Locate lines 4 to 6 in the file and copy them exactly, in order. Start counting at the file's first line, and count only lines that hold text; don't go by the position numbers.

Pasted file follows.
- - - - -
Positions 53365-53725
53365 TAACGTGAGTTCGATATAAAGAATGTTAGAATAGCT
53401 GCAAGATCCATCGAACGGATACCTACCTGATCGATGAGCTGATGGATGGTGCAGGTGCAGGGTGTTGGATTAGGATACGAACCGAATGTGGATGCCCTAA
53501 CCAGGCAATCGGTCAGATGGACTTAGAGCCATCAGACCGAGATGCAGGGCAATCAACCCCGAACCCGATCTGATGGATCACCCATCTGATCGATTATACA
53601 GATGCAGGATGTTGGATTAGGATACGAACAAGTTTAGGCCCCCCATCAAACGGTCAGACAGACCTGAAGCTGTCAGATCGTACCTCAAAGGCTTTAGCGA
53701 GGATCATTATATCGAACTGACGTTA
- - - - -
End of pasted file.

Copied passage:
53501 CCAGGCAATCGGTCAGATGGACTTAGAGCCATCAGACCGAGATGCAGGGCAATCAACCCCGAACCCGATCTGATGGATCACCCATCTGATCGATTATACA
53601 GATGCAGGATGTTGGATTAGGATACGAACAAGTTTAGGCCCCCCATCAAACGGTCAGACAGACCTGAAGCTGTCAGATCGTACCTCAAAGGCTTTAGCGA
53701 GGATCATTATATCGAACTGACGTTA